Reversal of Centrosome Amplification to Reduce Oncogenicity of Metastatic Uveal Melanoma

Fabian-Kolpanowicz, Kim and Fielding, Andrew and Taylor, Elaine (2023) Reversal of Centrosome Amplification to Reduce Oncogenicity of Metastatic Uveal Melanoma. PhD thesis, Lancaster University.

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Centrosome amplification (CA), whereby cells have more than the normal number of centrosomes, is a common feature amongst aggressive cancers with a poor prognosis. CA drives oncogenic phenotypes such as increased invasiveness (via both cell-autonomous and non-cell-autonomous mechanisms) and chromosomal instability. In addition, CA can initiate tumourigenesis in flies and mice, and can drive advanced tumourigenic traits early on that promote disease progression. We hypothesise that reversal of CA may reverse CA-driven oncogenic phenotypes and therefore might be a new way to target aggressive cancers with a poor prognosis. This thesis presents the use of three patient-matched uveal melanoma (UM) cell lines as a new model to study CA that has developed in a patient setting. Mel270 cells were derived from a primary tumour and have negligible CA. OMM2.3 and OMM2.5 cells were derived from distinct liver metastases from the same patient and have high levels of CA. Primary UM can be well managed, however ~50% patients develop metastatic disease, for which there is no curative treatment and 1 year survival rates are ~50%, so there is a need to develop new therapies to target metastatic UM. Using RNA-Seq, genes that were differentially expressed in metastasis versus primary derived cells were selected for an siRNA screen to identify genes with a role in CA. Knockdown of either Aurora A or HSP90B1 induced a consistent reduction of CA in OMM2.3 cells. It is believed that Aurora A and HSP090B1 have independent effects on CA, as depleting either Aurora A or HSP90B1 using siRNAs did not affect the RNA or protein levels of the other. A new assay combining live imaging of migrating cells and immunofluorescence was developed and used, which we call FUCCI-CLIF (Fluorescent Ubiquitination based Cell Cycle Indicator - Correlative Live imaging and Immunofluorescence). FUCCI-CLIF provides insight into cell migration, cell cycle and CA status. Knockdown of Aurora A or HSP90B1 reduced migration as calculated by mean straight line speed. Further investigation indicated this was a non-cell-autonomous effect on cell migration. Ultimately, the work presented suggests that depleting or inhibiting proteins required for CA in a cancer specific setting reverses CA and concomitantly reduces oncogenic properties of aggressive metastatic UM cells, and is therefore a much needed new potential therapeutic approach against metastatic UM.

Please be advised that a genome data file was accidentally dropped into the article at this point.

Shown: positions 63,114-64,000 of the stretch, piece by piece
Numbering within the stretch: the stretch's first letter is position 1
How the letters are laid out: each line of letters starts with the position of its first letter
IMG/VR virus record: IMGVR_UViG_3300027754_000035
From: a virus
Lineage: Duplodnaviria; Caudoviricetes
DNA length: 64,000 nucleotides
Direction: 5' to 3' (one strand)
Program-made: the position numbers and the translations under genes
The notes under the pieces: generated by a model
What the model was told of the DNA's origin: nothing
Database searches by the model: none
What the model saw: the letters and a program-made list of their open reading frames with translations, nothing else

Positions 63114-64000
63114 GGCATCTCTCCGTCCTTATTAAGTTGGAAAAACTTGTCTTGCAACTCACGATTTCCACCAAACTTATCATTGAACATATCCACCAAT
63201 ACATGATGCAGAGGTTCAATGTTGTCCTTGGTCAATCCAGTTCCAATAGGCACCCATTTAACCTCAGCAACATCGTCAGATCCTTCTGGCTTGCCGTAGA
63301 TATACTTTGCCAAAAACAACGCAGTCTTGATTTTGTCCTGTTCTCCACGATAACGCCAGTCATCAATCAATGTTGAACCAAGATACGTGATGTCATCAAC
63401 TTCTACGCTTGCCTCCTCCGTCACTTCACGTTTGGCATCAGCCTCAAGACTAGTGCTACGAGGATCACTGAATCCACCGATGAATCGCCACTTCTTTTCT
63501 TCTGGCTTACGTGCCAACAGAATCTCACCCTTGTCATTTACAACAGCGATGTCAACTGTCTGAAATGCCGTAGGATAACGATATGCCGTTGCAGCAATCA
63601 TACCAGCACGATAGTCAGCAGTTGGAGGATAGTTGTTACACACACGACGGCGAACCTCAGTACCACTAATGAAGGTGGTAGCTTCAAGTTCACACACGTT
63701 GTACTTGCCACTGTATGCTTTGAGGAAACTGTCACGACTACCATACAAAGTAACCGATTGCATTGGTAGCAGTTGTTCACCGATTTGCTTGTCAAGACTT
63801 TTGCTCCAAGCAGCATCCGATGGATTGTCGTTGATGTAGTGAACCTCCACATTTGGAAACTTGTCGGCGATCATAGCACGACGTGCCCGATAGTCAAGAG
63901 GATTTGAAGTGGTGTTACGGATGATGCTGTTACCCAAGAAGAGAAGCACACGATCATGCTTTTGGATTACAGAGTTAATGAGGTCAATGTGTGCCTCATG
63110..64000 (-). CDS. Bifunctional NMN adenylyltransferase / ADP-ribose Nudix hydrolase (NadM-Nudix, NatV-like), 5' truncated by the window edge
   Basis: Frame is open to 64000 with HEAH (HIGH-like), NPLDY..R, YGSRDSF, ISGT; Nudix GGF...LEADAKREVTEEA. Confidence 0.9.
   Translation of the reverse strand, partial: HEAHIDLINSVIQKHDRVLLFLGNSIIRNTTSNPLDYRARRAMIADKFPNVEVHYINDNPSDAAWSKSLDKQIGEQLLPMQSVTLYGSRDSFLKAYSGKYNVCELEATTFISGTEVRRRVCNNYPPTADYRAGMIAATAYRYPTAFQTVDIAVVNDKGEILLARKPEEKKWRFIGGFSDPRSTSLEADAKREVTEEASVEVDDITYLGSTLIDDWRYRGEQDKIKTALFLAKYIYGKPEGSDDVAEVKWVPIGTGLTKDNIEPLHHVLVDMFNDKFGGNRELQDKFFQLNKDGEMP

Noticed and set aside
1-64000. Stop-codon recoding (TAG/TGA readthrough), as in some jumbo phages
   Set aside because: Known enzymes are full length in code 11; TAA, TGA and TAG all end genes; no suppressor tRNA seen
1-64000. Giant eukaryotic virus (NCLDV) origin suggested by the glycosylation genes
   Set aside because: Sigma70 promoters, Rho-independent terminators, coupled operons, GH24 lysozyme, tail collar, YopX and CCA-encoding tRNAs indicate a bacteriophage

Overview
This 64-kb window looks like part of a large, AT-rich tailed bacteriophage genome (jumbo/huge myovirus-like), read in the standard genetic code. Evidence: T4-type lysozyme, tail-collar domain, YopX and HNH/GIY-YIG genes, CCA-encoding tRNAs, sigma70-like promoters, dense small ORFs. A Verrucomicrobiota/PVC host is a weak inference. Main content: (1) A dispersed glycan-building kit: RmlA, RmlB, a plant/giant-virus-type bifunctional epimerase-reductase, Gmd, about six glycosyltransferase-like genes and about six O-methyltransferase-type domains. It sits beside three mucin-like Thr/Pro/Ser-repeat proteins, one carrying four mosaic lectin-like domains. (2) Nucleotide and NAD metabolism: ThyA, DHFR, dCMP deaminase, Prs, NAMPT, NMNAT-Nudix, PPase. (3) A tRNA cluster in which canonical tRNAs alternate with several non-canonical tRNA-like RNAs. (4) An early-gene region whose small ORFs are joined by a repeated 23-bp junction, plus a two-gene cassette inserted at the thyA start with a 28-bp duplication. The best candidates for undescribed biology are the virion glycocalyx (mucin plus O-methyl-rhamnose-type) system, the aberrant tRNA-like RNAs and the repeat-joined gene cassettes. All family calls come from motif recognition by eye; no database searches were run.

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12 Sep 2023 15:35
Last Modified:
16 Jul 2024 06:05